Part eight interview answers: what to do when questions go off piste

Written by
Changeboard Team

01 Feb 2012

01 Feb 2012 • by Changeboard Team

Dealing with non competency based questions

There are various types of non competence questions, and whilst it’s impossible to provide example questions and responses in the limited space available here, we can give you some guidance about the type of questions that you might encounter.

CV and chronology based questions

While less common than they used to be, interviewers will sometimes want to take you through your CV in some detail. This approach is often used by head hunters as part of their screening. They don’t want to put you in front of their client if there are gaps or inconsistencies in your experience. In short, they’ll be checking the veracity of your CV and whether you have held the types of role that would give you the experience needed for the job you’ve applied for.
A more detailed approach to this is the Chronology interview. Often used in the finance sector owing to FSA regulations, but also used in professional services industries, this approach involves a discussion about all the key roles that you have held. The interviewer will be particularly interested in:
  • Your reasons for job/role choices.
  • Your main responsibilities / accountabilities.
  • Your key customers / stake holders.
  • Your most significant achievements.
  • What budget you were responsible for.
  • The size of your team.
  • Reasons for leaving.

Knowledge based questions

We can’t give you right and wrong answers to these questions as they will depend on your particular expertise, but here are some guiding principles: 

  • Do answer any questions you are asked to the best of your knowledge. You’re likely to be quizzed by a subject matter expert, so don’t get into an argument – this is unlikely to make a good impression. If you do have strong views, make sure they are well thought through so that you can fully defend them.
  • Do collect your thoughts before answering – the answer may not be as obvious as at first appears.
  • Don’t lay claim to knowledge you don’t have.
  • Do aim to leave the impression that you are thoughtful and well informed about the subject area rather than over confident or even smug.

Hypothetical questions

There are a lot of reasons why these are not good questions for an interviewer to use, but they do still crop up. The main reasons they are not very effective is that they:

  • Can only assess your intentions, not your actual behaviour.
  • They play into the hands of people who are verbally fluent but who may not actually possess the competencies under consideration.

Nevertheless, they can have their place, so what is the best way to handle this kind of question?

  • Assess if it is PEOPLE, THOUGHT or TASK focussed and then answer accordingly.
  • Refer to a real life example if you have one.
  • Keep responses concise and to the point. Do not over elaborate.
  • Seek clarification if the question is too vague – which they often can be.
  • Give yourself time to think.  Verbalise this so that the interviewer knows.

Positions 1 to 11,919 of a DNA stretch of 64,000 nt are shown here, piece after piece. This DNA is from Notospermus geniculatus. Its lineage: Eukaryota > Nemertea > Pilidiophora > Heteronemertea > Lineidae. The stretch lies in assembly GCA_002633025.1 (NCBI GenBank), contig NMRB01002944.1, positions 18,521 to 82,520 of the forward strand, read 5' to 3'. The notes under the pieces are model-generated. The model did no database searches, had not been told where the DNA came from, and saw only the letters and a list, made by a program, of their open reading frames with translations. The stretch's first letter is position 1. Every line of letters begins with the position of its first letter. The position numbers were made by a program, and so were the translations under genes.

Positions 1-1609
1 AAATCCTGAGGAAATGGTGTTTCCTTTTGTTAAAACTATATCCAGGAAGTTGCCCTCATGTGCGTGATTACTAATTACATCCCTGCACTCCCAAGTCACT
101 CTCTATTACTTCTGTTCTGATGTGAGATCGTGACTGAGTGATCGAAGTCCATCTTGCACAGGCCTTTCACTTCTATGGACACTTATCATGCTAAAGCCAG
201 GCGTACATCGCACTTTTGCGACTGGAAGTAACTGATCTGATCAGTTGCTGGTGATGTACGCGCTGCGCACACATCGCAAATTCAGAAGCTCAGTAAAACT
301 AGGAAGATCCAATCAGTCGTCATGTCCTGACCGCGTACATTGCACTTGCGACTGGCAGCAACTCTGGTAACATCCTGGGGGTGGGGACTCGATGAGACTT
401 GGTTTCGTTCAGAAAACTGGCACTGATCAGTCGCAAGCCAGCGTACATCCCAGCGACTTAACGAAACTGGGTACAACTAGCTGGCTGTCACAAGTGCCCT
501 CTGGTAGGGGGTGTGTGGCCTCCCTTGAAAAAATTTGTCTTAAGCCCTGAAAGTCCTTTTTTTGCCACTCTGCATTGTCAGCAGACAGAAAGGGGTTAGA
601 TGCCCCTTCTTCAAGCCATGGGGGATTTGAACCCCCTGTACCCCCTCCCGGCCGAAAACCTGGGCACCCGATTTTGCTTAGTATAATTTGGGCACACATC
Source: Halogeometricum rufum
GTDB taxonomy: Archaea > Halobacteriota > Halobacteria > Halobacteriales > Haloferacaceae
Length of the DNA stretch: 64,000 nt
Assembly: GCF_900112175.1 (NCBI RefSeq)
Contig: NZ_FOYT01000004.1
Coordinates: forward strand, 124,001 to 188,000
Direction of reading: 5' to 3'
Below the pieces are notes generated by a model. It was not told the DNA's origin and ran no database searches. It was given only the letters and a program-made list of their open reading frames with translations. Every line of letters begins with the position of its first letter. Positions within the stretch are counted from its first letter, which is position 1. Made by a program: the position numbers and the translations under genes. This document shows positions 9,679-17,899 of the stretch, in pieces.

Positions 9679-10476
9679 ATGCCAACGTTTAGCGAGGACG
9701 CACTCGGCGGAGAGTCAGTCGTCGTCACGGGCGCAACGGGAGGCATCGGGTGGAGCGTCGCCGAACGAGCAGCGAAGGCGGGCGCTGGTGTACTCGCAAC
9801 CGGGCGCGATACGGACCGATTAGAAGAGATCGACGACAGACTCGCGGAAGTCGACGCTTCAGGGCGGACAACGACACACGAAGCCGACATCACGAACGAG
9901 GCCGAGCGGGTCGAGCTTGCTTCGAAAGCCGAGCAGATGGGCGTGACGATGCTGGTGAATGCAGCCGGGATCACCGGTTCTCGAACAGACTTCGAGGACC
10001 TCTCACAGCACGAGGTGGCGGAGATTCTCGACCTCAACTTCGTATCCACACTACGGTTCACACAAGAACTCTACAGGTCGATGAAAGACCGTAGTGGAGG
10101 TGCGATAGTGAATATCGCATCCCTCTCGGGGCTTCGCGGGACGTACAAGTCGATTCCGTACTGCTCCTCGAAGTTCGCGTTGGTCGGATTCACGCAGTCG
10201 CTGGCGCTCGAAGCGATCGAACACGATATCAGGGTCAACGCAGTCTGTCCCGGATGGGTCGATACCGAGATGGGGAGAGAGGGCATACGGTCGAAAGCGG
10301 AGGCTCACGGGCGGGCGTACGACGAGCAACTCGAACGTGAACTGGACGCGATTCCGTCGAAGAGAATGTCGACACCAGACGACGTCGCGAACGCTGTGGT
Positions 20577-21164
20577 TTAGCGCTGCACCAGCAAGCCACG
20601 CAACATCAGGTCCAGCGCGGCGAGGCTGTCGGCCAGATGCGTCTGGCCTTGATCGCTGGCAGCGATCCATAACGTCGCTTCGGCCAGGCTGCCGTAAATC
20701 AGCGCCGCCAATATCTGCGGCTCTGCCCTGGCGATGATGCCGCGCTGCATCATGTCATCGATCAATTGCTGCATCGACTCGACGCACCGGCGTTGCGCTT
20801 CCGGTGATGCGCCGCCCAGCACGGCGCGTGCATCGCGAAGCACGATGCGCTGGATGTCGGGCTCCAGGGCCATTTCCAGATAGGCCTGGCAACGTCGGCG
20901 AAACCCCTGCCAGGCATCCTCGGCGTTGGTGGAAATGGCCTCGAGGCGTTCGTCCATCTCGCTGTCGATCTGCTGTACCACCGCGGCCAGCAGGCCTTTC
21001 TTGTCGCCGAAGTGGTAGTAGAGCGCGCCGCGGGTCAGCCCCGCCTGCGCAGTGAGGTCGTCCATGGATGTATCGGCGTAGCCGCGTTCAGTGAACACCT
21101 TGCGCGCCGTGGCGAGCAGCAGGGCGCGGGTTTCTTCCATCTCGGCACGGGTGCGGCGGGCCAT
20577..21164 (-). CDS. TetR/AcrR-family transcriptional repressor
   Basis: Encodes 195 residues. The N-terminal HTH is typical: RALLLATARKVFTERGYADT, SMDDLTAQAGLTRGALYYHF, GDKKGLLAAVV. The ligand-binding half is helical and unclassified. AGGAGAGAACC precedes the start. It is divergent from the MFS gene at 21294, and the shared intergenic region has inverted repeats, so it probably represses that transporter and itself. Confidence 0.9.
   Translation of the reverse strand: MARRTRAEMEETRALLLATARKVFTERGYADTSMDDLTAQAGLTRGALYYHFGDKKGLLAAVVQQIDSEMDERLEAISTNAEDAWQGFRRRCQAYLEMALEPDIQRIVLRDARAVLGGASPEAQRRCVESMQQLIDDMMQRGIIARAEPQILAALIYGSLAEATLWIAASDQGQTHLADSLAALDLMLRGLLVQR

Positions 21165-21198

• At the end, check if your response has answered their question.

Vague or general questions

These can take many forms but they are usually characterised by their sheer ‘size’ and the scope they give you for sounding vague. For example:

‘Tell me about your approach to financial planning’

‘What is your view about our proposed merger plans?’

‘What do you think you would bring to the role you are applying for?’

Once again, we can’t give you answers for all these questions, but again, there are some principles you can apply to add some clarity to your answers:

  • Stick to key themes that relate to the company’s competencies and that will differentiate you from the competition. Draw on your preparation for this.
  • Use the TASK, THOUGHT, PEOPLE structure where possible to ensure you cover all the ground.
  • Use concrete language and refer to real examples and outcomes.

Self evaluation, disclosure & motivation questions

These are sometimes used to assess your self-awareness and how thoughtful you are about yourself, as well as your drivers and motivations. Examples of such questions might be:
  • ‘What do you see as your main strengths and weaknesses as far as leadership is concerned?’
  • ‘Given what you know about this job, where do you see you have most to learn?’
  • ‘Tell me what you are like at your worst.’
  • ‘Where do you hope to be in three years time?’
  • 'What do you most enjoy about your work?’
It is important here to get the balance between confidence and modesty right. Be open about weaknesses, but importantly, explain that you understand the impact, and what you do to manage it. When talking about ambition, you should aim to be structured and show drive and motivation. Don’t tell them you want their job though, to many people this might not go down well. Instead, couch your response in terms of the types of things you want to be doing.

Buy the book - discount for Changeboard members

For more examples of non competency based questions and answers, we strongly advise that you read the full chapter in “You’re Hired! Interview Answers: Impressive Answers to Tough Questions” available for purchase from the Trotman Publishing website.  Remember to use the discount code ‘change’ at the checkout to secure an exclusive 25% discount off your order*.
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